Jack Morris accuses Clay Buchholz of throwing spitballs

Prior to the Red Sox-Blue Jays series finale in Toronto on Thursday night, former Blue Jays pitcher and current commentator Jack Morris accused Boston starter Clay Buchholz of throwing spitballs during Boston's 10-1 win on Wednesday night.

Jack Morris, a former World Series hero and a Toronto Blue Jays broadcaster, said Thursday that he watched video after Wednesday night's game between the Jays and Red Sox and came away convinced Boston pitcher Clay Buchholz is throwing a spitball.

Morris said he didn't notice it during Wednesday's telecast.

"I found out because the guys on the video camera showed it to me right after the game," he said. "I didn't see it during the game. They showed it to me and said, 'What do you think of this?' and I said, 'Well, he's throwing a spitter. Cause that's what it is."  

During the outing, Buchholz shut down the Jays, allowing only two hits in seven shutout innings, striking out eight and walking three. Red Sox manager John Farrell, who managed the Jays last year, shot down Morris' theory, as did Buchholz.

Morris's accusation was vigorously disputed by the Red Sox, including manager John Farrell and Buchholz, who said it's the first time he has been accused of throwing a spitball.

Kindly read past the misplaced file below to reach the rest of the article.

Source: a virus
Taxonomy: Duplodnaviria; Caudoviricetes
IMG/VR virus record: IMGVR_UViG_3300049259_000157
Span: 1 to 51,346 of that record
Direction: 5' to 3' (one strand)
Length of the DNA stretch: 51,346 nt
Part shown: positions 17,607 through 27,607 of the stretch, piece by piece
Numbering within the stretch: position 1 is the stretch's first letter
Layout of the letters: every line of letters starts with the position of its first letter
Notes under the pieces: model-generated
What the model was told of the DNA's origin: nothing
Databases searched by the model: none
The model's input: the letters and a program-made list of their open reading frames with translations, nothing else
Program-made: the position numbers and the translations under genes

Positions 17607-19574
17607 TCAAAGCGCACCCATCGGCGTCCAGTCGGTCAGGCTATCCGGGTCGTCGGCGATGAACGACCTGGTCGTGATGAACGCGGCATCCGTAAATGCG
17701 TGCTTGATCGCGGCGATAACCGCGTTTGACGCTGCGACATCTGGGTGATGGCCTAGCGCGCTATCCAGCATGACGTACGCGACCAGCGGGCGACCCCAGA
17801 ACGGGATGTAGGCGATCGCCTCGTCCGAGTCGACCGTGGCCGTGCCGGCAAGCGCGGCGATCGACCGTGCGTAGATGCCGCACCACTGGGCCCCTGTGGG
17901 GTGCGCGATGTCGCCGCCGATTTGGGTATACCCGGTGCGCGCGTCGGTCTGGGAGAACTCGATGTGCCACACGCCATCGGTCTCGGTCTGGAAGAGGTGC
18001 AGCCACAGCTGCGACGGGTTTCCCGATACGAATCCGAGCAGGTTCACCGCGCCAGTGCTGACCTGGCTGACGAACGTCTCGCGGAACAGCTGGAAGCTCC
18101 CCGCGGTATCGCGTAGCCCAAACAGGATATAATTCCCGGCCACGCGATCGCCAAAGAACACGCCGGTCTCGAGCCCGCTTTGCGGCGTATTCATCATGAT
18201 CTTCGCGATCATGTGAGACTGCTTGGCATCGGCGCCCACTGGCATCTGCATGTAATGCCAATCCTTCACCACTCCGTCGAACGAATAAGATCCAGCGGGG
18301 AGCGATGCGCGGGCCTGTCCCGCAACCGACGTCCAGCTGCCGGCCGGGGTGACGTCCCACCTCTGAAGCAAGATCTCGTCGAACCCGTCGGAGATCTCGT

"Loading up with what, rosin?" Buchholz said. "I get wet from my hair. Are they talking about the stains on my shirt? There probably are stains on my shirt, because I've been wearing the same shirt for the last three years.

"I'm doing the same thing right now as I did in 2008, when I was sent down to Double-A. But I guess something's got to be wrong, right?'"


Asked if he believed the action of Buchholz's pitches suggested he was throwing a spitter, Morris said, "What do you think? Look at the pitches. Fastball at 94 that goes like that," Morris said, his hand darting swiftly down and away. "On a fastball?

Looking at the PitchFX trajectories for Buchholz's pitches on Wednesday seems to shoot a major hole in Morris' theory. The only pitches recorded that fell in the strike zone were curveballs that topped out at 84 mph, and the only pitches recorded that had the vicious horizontal movement that Morris described were also curveballs.

You can see the aforementioned substance on Buchholz's arm in the picture embedded in this post, but it seems to just be rosin as he claimed. It's going to be interesting to see the fallout from Morris' accusations, which were backed by former Blue Jays player and current broadcaster Dirk Hayhurst. With how strong the deinals are from Farrell and Buchholz, along with Boston catchers David Ross and Jarrod Saltalamacchia, I'm willing to side with the Red Sox side of the debate.

UPDATE: Here's the response from Dennis Eckersley of NESN. It was vicious.

[ESPN Boston]

About Joe Lucia

I hate your favorite team. I also sort of hate most of my favorite teams.